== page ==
14 May 2021 3:04 PM +00:00

Genshin Impact Updates Need An Update

Genshin Impact 1.6 is still a ways off, but it’s never too early to start wishing (no pun intended) for things we’d like to see. 1.6 will finally introduce Genshin’s third region, Inazuma, and it’s time miHoYo started thinking more about what it adds in updates from here on.

There’s no shortage of things to do in Genshin, but there’s a big difference between just having things to do and having quests and stories that enrich the overall experience.

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Character Stories

Characters are Genshin Impact’s heart, but so far, miHoYo gives us just a handful of ways to interact with them. Hangout Events are a step in the right direction, but there’s room for much more.

Overhauling the Character Story Quest system would be a huge ask, true. However, miHoYo could still add smaller stories and quests delving into different facets of their background or having them find their place in Teyvat.

Characters make miHoYo money and having 15 or more characters languishing unused in the menu because we never wanted them anyway just reminds us of that fact. Giving them a reason to exist adds more value to the game, even if we only use the five-star characters anyway. It’s even better for the show-stealer characters too.

As of now, not even three of the five-star characters or the original, free characters have more than one act of their story available. Events such as the Energy Amplifier and Windtrace game are nice but hardly essential.

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Bring Cities to Life

Liyue Harbor and Mondstadt look gorgeous. That’s about all there is to say on them, though. Neither location follows up on questlines or delivers a sense that these are dynamic places with complicated people — an issue partly unavoidable with the daily commission structure, unfortunately, true, but also one that can be easily fixed.

Genshin 1.6 has a chance of improving that if rumors about Inazuma City are true.

The city is reportedly hostile, and the Traveler even has to sneak into Inazuma at the start of its story events. Whatever the reason for that hostility, it’s an opportunity to show the city changing over time. Maybe the reputation system could actually influence what quests or shops are available or even block sections of the region until you’ve proven yourself worthy in the Inazumans’ eyes.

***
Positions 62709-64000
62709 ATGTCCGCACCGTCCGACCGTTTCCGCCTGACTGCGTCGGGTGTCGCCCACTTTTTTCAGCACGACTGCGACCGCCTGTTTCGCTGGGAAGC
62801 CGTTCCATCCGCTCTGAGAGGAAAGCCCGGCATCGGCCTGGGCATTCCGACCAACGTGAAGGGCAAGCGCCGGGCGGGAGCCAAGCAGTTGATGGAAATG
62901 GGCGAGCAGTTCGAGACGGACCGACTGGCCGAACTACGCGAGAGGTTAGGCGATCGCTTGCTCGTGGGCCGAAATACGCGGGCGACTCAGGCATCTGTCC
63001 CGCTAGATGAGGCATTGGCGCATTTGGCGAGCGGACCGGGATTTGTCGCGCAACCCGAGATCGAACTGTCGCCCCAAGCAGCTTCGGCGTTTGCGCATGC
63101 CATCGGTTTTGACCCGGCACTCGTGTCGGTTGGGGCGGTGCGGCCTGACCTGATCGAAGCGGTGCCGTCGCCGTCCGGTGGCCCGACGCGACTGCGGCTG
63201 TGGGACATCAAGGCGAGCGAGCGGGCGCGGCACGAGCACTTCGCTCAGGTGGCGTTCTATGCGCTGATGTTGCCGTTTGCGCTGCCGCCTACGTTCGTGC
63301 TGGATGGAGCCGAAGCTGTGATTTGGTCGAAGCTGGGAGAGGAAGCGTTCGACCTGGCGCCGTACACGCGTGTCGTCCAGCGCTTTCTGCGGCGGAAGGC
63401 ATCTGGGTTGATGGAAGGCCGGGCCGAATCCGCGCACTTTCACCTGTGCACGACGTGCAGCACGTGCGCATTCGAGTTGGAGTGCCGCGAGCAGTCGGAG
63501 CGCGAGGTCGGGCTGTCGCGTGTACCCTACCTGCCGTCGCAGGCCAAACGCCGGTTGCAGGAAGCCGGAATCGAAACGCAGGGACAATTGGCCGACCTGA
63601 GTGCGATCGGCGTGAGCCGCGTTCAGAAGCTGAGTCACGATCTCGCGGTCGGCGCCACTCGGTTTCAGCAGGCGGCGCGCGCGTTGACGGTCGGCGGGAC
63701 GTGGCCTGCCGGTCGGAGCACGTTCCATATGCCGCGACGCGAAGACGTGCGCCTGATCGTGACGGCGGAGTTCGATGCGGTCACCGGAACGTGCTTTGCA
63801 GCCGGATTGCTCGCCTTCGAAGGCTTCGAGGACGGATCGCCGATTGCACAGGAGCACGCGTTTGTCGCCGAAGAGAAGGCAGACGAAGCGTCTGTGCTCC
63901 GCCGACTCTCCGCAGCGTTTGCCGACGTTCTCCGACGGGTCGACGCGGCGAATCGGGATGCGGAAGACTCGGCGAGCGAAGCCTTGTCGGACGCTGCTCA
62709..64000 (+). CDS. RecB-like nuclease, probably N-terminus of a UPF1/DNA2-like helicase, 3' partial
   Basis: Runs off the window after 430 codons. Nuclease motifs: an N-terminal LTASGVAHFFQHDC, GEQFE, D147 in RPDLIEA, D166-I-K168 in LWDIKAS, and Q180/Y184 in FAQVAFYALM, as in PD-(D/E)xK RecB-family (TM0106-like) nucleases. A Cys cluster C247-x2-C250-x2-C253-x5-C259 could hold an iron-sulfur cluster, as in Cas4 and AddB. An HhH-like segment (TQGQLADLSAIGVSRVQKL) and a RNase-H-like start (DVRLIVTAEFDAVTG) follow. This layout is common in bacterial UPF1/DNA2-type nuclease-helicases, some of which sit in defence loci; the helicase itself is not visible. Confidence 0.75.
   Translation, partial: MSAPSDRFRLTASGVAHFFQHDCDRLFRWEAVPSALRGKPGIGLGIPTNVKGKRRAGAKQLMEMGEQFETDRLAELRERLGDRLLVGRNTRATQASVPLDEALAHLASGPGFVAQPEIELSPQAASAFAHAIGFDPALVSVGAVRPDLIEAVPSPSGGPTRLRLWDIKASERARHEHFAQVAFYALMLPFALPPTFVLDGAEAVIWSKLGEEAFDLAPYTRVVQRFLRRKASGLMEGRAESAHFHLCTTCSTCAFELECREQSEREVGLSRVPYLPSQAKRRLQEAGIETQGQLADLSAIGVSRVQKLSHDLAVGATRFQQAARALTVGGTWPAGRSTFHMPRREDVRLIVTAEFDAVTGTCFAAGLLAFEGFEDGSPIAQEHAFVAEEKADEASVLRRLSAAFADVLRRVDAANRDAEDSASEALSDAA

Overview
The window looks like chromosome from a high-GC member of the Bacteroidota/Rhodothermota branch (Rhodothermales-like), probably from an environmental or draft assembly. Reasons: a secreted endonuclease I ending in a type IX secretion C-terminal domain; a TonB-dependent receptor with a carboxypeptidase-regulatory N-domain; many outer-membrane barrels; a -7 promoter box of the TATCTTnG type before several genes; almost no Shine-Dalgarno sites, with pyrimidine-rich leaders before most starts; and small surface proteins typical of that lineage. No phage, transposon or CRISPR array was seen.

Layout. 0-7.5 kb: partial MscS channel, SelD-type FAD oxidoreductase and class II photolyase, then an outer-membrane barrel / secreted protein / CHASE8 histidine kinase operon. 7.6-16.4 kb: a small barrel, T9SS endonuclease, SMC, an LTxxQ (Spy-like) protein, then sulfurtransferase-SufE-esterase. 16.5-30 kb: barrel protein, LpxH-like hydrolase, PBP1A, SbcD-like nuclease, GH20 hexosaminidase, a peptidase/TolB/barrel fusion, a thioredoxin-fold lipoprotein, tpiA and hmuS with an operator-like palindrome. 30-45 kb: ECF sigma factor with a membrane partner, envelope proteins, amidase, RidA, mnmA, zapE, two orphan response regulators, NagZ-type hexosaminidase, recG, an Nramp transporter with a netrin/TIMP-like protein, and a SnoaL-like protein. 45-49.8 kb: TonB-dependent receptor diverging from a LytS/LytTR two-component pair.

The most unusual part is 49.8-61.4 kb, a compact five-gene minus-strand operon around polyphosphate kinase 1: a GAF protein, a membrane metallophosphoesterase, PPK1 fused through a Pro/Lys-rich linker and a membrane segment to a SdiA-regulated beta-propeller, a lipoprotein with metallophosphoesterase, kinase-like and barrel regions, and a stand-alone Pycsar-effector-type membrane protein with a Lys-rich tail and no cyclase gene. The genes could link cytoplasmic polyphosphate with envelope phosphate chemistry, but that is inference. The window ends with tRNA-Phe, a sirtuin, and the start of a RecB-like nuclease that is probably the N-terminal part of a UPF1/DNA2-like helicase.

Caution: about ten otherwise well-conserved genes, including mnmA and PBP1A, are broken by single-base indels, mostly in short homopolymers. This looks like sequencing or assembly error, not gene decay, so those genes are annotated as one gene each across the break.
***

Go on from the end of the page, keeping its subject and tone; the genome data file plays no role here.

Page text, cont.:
Essentially, Genshin Impact needs to do better with its regions. The world and locations are too rich to leave static like they are now. Exploration can only go so far, and two hefty updates of the same basic Archon Quest pattern — meet Archon, solve a problem, move on — is two too many.

More Quest Types

More quest types, in general, would be welcome. Teyvat is already massive at just two regions, and yet there’s so little to do. A precious few World Quests send us to interesting places, such as Liyue’s ruins, but all we have to do is interact with a few things and move on. Fetch quests like these are part of the MMO experience Genshin tries creating, but there’s so much more it could be doing.

Take the books, for example. Dozens of volumes scattered throughout the land add some much-needed background to the world and its cultures. How much better it would be, though, if some trace of that culture or its stories existed for us to find — remnants of an older civilization with more than just a few Precious Chests to find, for instance, the location of an old folk story with evidence proving it actually happened.

Heck, even more rewards for exploring would be fine with me, just something to keep that sense of immersion that fades all too quickly once you’ve mapped a new land.

Granted, miHoYo probably didn’t expect Genshin Impact to turn into a global phenomenon. Complaining about a lack of features seems unfair since most of its resources are likely invested in developing big, new updates.

Yet it is a global phenomenon. Approaching updates and world structure from the same, more limited viewpoint as it did when Genshin first launched won’t cut it forever, and if miHoYo wants it to stay a global phenomenon, it needs to rethink what makes for an interesting, worthwhile experience.